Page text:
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Ernst KRENEK (1900-1991)
String Quartet No.3 op.20 (1923) [26:38]
String Quartet No.5 op.65 (1930) [37:12]
Petersen Quartett
rec. Studio 10, Funkhaus Deutschlandradio Berlin, Germany, December 2005 (op.65), March 2006 (op.20)
CAPRICCIO 67197 [63:50] 
Experience Classicsonline


If the Salzburg Hagen Quartet excels in fastidious precision and extraordinary detail, the Petersen Quartett might broadly be considered their Berlin analogue for grit and drive. Once you have heard them in concert or on one of their CDs it is difficult not to be enthralled by them.
 

Had the Petersen Quartett a bigger, more international record company behind them, they would be better known outside Germany – although two tours in the US in 2005 (including a stop in Washington) have spread the word about their mix of technical excellence, emotional commitment, and challenging, stimulating programming. 

Most unfortunately their label of 16 years, Capriccio, has just been dragged into bankruptcy by its parent company Delta Music. One can only hope that the unofficial successor label to Capriccio, Phoenix Edition (apt name), will continue to record them, make available back catalog, and perhaps even finish their Beethoven cycle-in-progress. 

The second-to-last recording the Petersen Quartet issued is indicative of their strengths: It’s the second part of an unofficial Ernst Krenek String Quartet cycle containing Quartets nos. 3 and 5. Although the music takes getting used to for all but those ears deeply steeped in the harsher examples of 20th century string quartet writing, it whets the appetite for the other four quartets of Krenek they have not yet recorded.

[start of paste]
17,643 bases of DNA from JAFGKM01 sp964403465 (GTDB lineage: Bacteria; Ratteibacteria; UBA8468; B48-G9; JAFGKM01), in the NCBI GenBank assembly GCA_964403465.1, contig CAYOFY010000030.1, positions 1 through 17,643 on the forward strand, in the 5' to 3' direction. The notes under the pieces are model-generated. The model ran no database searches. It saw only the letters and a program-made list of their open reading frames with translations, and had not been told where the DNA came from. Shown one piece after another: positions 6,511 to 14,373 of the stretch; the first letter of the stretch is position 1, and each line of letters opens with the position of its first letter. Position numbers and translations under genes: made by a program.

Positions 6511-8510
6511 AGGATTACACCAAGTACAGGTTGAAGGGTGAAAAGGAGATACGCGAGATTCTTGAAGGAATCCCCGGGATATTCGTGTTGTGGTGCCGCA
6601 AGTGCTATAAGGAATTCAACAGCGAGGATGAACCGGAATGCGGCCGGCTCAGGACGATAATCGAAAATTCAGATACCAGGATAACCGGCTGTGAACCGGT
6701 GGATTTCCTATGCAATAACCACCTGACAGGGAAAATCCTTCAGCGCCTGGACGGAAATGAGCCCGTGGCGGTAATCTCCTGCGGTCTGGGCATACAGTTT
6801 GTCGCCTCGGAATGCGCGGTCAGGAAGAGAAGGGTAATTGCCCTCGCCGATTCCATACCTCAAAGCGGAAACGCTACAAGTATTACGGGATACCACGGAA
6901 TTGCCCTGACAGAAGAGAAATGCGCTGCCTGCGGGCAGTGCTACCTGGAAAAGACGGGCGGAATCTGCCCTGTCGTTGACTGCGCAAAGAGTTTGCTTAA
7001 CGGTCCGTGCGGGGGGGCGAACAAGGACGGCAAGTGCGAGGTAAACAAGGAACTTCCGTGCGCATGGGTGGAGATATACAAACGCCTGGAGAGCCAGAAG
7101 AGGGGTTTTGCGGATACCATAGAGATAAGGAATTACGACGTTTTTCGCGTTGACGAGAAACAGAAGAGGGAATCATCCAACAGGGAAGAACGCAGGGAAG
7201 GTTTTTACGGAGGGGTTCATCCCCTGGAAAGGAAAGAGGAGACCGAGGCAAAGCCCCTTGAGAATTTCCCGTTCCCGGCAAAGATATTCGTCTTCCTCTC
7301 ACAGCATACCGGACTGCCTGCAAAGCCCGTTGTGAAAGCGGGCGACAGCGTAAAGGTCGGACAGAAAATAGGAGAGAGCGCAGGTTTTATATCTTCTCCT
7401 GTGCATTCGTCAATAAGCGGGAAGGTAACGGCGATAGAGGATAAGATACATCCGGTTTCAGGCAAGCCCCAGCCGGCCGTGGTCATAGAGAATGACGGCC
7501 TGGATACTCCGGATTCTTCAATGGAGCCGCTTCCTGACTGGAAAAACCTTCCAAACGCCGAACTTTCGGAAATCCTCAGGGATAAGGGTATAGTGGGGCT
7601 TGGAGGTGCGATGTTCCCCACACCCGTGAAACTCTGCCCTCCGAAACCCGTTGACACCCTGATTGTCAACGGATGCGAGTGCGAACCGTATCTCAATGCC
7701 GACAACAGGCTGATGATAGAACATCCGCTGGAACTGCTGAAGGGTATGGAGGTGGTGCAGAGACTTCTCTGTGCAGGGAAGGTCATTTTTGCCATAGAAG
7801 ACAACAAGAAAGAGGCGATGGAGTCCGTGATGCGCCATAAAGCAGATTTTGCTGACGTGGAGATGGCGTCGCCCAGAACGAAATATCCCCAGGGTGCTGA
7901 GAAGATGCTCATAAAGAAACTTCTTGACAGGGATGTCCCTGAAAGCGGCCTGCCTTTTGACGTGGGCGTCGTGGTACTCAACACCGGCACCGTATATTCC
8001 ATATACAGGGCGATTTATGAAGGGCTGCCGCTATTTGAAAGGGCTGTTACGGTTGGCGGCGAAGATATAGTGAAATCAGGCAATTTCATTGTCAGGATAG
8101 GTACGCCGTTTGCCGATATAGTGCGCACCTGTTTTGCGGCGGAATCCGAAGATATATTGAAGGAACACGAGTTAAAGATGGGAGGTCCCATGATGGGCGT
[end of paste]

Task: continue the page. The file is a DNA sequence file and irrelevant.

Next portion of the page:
Krenek is a composer who has achieved a permanent place in the pantheon of music through historic importance, more than awareness of his work. His opera “Jonny Spielt Auf” defined a musical schism in Europe and rang in a new era of music when it shocked and fascinated audiences in 1927. “Jonny” was pitched against Korngold’s sumptuous, romantic opera Das Wunder der Heliane, a cigarette (still available) named after it, and plays a prominent role in the chapter on Berlin in the 1920s of Alex Ross’s “The Rest is Noise”. All that makes Krenek seem a far-away composer, part of the pre-World War II past in the way Korngold or Joseph Marx or Franz Mittler are thought of – not a composer who lived until 1991 and who covers about as many musical styles as the 20th century offered, and who retraced the musical development of pre-War Europe in a post-Schubertian sort of Winterreise (Reisebuch, op.62, 1929). 

On the Petersen’s recording we are faced with Krenek the youthful composer of string quartets, starting with his Third Quartet from 1921, written at a time when he was (briefly) married to Alma Mahler and moving away from the “mercilessly dissonant style of [his] youth” (Krenek). Superficially it resembles the Bartók quartets, but without the whipping, driving rhythms of his Hungarian colleague. There is not much that would remind of his teacher Schreker or his mentor Zemlinsky, who was fascinated when he heard this work premiered by the dedicatee Hindemith’s Amor Quartet. 

For ears less attuned to structural and compositional qualities in ‘difficult’ music than Zemlinsky’s, it will take repeat listening to unlock the severe beauty and the wealth of ideas that the Peterson Quartet so arduously advocates. Perhaps better turn to the Fifth Quartet first: “The highpoint of Krenek’s use of the Schubertian aesthetic” is a common description of his op.65, but not terribly meaningful to these ears. What I do hear is a highly chromatic lament and farewell to tonality. It’s a bear of a quartet, about 40 minutes long, opening with a sonata-form Allegro, meandering through 10 thematic variations for its second movement and closing with a 12 minute Phantasie. This is wistful, intense stuff and sounds more than three years apart from Krenek’s first dodecaphonic opera Karl V (see review) that would follow in 1933 (preceding Lulu by one year). Jarring and sweet, lyrical and wondrously twisted, these 40 minutes are like a last panoply of a dying musical style. A beached whale of tonality, strange and out of place and continually fascinating: another example that Krenek cannot be pinned down to any style or even stylistic trajectory. 

The first Krenek disc of Conrad Muck & Daniel Bell (violin), Friedemann Weigle (viola), and Henry-David Varema (cello) – was a prize-winning effort. This one should be, too.

Jens F Laurson


 


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